Mary Ann returns to present-day San Francisco and is reunited with her daughter and ex-husband, twenty years after leaving them behind to pursue her career. Fleeing the midlife crisis that her picture-perfect Connecticut life created, Mary Ann is quickly drawn back into the orbit of Anna Madrigal, her chosen family and a new generation of queer young residents living at 28 Barbary Lane.
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Set against the backdrop of a hit dating competition show, “UnREAL” is led by Rachel, a young staffer whose sole job is to manipulate her relationships with and among the contestants to get the vital dramatic and outrageous footage the program’s dispassionate executive producer demands. What ensues is a humorous, yet vexing, look at what happens in the world of unscripted television, where being a contestant can be vicious and producing it is a whole other reality.
As the world is in the middle of an industrial revolution, a monster appears that cannot be defeated unless its heart, which is protected by a layer of iron, is pierced. By infecting humans with its bite, the monster can create aggressive and undead creatures known as Kabane. On the island Hinomoto, located in the far east, people have built stations to shelter themselves from these creatures. People access the station, as well as transport wares between them, with the help of a locomotive running on steam, called Hayajiro. Ikoma, a boy who lives in the Aragane station and helps to build Hayajiro, creates his own weapon called Tsuranukizutsu in order to defeat the creatures. One day, as he waits for an opportunity to use his weapon, he meets a girl named Mumei, who is excused from the mandatory Kabane inspection. During the night, Ikuma meets Mumei again as he sees Hayajiro going out of control. The staff on the locomotive has turned into the creatures. The station, now under attack by Kabane, is the opportunity Ikoma has been looking for.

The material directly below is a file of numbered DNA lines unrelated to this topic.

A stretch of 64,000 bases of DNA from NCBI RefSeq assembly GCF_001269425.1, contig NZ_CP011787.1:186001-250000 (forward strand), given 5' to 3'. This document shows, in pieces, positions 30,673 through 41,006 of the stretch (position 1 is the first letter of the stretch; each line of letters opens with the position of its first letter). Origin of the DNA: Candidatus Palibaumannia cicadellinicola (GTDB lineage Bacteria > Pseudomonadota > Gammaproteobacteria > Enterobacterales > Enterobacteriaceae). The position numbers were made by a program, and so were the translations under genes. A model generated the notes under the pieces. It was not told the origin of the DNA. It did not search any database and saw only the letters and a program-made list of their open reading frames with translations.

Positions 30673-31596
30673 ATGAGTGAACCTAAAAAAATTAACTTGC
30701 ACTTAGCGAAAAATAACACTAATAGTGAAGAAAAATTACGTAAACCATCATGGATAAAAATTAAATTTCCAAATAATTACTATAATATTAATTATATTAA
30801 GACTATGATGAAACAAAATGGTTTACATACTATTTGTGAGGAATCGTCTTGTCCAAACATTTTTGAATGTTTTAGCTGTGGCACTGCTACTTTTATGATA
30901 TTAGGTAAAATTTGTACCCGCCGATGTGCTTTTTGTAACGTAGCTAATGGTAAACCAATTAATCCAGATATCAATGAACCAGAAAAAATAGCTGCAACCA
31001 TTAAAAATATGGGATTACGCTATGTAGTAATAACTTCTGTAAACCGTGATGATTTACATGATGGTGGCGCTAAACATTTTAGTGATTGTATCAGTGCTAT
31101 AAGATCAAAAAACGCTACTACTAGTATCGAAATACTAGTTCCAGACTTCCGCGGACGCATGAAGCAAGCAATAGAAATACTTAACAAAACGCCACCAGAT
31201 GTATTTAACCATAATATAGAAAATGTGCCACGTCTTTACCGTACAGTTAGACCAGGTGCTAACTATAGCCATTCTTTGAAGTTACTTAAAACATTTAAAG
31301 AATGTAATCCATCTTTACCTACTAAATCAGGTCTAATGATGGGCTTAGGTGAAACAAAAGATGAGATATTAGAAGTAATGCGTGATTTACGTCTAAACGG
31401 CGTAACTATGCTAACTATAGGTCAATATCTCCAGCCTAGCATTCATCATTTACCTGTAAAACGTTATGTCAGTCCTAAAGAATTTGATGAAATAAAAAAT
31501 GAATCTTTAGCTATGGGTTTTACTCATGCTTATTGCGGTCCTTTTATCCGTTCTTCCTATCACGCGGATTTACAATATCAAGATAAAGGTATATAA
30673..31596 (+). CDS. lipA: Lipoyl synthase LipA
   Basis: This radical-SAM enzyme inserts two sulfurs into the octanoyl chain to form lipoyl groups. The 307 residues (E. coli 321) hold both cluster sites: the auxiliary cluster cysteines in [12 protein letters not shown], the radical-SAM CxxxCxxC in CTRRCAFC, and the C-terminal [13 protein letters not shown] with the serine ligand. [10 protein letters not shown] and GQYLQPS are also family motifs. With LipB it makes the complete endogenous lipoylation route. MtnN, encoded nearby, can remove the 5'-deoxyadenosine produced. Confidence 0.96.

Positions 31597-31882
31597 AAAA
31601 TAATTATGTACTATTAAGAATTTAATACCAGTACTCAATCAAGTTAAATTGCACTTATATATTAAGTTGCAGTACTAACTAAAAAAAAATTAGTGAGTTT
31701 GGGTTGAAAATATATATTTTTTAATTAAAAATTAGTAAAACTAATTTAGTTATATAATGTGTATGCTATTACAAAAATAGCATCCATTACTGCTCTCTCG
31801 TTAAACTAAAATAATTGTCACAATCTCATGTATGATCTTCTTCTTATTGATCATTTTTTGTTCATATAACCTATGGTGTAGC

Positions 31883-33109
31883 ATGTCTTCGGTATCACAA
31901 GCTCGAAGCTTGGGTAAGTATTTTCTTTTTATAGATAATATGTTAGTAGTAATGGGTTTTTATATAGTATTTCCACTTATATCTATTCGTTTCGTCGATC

The story of Violetta, a young woman who flees her native Mexico to start anew in New York City. But instead of a living a dream, Violetta is awoken to a harsh reality when she runs out of money, sending her into the arms of the villainous Nefastófeles.
Arslan is the heir apparent of Pars, a strong nation that sits at the hear of the trade route connecting the East and the West. When the pagan nation of Lusitania begins an invasion of Pars, the timid Arslan is confronted with battle for the first time. His worst anxieties are realized the Parsian army falls for a Lusitanian stratagem and are routed. He barely escapes with his life, thanks to the loyal and indomitable warrior Daryun. Together they will stand against the invasion and the cruelties of fate that are about to blow down on Pars.
The chaotic and violent struggle to control wealth and power in the North American fur trade in late 18th century Canada. Told from multiple perspectives, Frontier takes place in a world where business negotiations might be resolved with close-quarter hatchet fights, and where delicate relations between native tribes and Europeans can spark bloody conflicts.